updated 9/21/2010 6:28:13 PM ET 2010-09-21T22:28:13

About one in nine teens uses sunless tanning products, according to a new study, but the products are being used in addition to tanning beds and lying out in the sun.

The coupling of these safe and risky sun behaviors means that there is likely a shared driving force – the desire to have tanned, golden skin – that can be tapped and used in skin cancer prevention efforts, said study researcher Vilma E. Cokkinides, of the American Cancer Society.

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Skin cancer is the most common form of cancer in the United States, and is also the most preventable, according to the American Academy of Dermatology. Avoiding tanning beds, limiting sun exposure and applying sunscreen can lower one's risk.

In the study, more than 1,500 U.S. adolescents between the ages of 11 and 18 were surveyed by phone about their tanning behaviors. Nearly 11 percent of boys and girls said they used sunless tanning products. Among 16- to 18-year-olds, 13.7 percent of boys and girls and 19.2 percent of girls said they used the products, according to the study.

However, the same group of teens also reported using indoor tanning beds and getting a lot of sunburns, Cokkinides said.

The findings "help us address how we tackle behavior changes and safer alternatives that, in the long run, will reduce overexposure to UV, sunbathing and indoor tanning," Cokkinides told MyHealthNewsDaily.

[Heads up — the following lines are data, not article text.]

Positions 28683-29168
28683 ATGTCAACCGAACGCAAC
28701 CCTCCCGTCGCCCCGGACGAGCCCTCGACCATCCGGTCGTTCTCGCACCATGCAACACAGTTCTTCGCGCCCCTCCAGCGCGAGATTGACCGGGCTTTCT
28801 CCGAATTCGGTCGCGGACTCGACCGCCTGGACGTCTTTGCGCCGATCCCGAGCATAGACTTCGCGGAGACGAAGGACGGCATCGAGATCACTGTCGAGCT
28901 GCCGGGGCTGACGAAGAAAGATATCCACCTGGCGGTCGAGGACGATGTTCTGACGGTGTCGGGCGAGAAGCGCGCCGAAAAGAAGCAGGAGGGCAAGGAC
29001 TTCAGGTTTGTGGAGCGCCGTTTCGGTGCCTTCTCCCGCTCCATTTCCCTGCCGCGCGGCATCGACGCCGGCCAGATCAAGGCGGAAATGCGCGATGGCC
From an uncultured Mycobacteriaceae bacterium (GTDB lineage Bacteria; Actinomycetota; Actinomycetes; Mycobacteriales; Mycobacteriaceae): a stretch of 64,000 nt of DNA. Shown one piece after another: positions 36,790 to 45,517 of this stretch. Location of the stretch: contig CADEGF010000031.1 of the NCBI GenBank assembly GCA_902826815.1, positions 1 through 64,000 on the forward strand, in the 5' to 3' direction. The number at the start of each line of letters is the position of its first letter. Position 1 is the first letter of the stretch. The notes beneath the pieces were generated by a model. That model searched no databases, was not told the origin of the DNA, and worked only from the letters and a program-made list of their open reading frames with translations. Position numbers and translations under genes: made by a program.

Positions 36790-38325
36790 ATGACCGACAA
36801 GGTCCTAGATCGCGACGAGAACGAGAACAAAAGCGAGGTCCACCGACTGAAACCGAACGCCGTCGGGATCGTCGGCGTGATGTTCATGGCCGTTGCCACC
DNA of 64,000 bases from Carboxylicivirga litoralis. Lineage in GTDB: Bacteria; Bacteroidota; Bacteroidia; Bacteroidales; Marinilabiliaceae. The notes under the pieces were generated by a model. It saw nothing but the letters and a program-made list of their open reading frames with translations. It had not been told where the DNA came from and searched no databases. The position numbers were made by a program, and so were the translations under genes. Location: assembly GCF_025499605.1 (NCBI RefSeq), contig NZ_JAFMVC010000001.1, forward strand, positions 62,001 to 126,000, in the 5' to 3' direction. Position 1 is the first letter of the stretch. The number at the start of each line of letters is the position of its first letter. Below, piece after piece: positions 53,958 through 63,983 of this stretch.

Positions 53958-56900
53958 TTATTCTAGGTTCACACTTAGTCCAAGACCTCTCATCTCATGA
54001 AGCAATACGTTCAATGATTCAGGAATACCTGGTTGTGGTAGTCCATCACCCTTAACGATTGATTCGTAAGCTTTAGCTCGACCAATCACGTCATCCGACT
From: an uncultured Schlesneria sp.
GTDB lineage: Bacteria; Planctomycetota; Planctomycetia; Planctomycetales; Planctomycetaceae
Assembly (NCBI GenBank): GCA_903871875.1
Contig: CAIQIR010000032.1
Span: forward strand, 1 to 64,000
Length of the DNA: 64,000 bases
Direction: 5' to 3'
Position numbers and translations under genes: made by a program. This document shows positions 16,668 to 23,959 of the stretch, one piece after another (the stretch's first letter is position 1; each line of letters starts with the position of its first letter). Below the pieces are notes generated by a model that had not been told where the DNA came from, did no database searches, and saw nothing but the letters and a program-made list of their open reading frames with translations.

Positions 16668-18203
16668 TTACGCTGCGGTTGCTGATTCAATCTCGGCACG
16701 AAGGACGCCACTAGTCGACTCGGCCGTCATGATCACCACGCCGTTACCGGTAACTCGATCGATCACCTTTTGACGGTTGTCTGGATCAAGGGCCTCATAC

In another new study, researchers found that outreach does seem to work.

40 percent say addicted to tanning
Women who learned about the dangers of tanning and the benefits of sunless tanning products, including instructions on how to apply the products, were more likely to stop sunbathing than women who didn't receive the information, the study found.

In the study, 250 women at a beach were recruited in the summer of 2006 to participate. Half of them were given information about sunless tanning and free product samples, and the other half were given general cosmetics samples and no information about tanning alternatives.

The next summer, researchers contacted both groups of women again and found those who had been given the sunless tanning information said they didn't sunbathe as often anymore, whereas the other group didn't report a difference in sunbathing habits, the researchers said.

"We were curious if we inspired people, and we found that we did," said study researcher Sherry Pagoto, assistant professor at University of Massachusetts Medical School.

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The findings are encouraging for health care professionals, she said, because it means there's promise behind public information campaigns for safe, sunless-tanning habits.

"Sunless tanning is considered makeup, but they [people] don't think of it as skin care or health care," Pagoto said.

Forty percent of women surveyed at a beach said they had an addiction to tanning, Pagoto said, highlighting the need for early intervention with teens and college-age girls.

Next, she hopes to research the concept of tanning for relaxation and find alternatives for women who expose themselves to the sun for stress-reduction purposes.

Both studies were published in the September issue of the journal Archives of Dermatology.


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